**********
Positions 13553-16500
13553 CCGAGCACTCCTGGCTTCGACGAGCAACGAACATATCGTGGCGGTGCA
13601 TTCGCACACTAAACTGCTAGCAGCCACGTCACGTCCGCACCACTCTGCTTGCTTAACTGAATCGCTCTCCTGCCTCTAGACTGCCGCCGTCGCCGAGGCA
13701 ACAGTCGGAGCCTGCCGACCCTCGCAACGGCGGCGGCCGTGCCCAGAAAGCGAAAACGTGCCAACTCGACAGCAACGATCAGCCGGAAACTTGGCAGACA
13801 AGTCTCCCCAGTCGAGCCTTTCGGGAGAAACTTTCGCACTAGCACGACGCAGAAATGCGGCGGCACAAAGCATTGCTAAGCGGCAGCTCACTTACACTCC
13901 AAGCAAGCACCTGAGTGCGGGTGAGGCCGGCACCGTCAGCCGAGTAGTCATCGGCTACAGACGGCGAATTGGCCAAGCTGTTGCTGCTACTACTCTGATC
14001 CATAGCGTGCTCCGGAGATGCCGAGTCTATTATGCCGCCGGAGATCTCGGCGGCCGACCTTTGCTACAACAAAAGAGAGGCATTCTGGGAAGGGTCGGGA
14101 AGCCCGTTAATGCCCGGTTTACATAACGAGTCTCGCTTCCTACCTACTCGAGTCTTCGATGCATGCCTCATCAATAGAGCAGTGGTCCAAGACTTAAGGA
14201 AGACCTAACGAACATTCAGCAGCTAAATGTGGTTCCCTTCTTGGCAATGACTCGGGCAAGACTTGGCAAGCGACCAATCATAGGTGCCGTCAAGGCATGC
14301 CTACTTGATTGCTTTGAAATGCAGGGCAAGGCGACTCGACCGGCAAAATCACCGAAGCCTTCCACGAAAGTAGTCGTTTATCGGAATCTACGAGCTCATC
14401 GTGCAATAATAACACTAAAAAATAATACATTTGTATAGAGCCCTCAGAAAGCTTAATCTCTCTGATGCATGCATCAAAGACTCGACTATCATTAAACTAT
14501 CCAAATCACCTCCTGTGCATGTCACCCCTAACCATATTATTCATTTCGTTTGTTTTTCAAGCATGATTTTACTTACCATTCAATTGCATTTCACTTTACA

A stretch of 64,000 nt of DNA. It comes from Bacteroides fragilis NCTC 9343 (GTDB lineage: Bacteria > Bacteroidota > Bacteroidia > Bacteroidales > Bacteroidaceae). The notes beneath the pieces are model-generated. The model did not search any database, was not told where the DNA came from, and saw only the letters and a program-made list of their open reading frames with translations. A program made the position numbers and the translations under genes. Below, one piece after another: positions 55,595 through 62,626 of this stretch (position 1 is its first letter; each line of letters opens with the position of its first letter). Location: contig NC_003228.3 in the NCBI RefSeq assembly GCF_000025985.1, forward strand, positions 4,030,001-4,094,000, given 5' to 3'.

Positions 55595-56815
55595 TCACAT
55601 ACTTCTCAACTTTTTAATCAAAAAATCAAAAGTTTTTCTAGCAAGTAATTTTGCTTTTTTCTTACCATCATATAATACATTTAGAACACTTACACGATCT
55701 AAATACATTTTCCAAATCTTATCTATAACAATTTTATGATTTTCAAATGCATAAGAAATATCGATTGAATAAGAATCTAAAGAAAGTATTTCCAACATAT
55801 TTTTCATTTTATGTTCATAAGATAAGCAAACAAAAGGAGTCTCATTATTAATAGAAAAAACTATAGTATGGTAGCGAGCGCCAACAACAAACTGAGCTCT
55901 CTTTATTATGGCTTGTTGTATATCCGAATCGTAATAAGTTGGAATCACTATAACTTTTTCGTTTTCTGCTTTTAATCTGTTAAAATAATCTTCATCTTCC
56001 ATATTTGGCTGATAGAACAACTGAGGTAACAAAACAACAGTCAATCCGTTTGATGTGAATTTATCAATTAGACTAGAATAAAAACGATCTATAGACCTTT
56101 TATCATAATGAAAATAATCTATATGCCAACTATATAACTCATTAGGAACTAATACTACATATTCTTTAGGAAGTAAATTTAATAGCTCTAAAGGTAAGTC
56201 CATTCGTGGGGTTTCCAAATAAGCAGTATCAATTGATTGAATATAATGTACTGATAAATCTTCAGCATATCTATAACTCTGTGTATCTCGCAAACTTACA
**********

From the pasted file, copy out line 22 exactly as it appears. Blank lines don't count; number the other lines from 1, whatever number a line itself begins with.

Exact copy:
56201 CATTCGTGGGGTTTCCAAATAAGCAGTATCAATTGATTGAATATAATGTACTGATAAATCTTCAGCATATCTATAACTCTGTGTATCTCGCAAACTTACA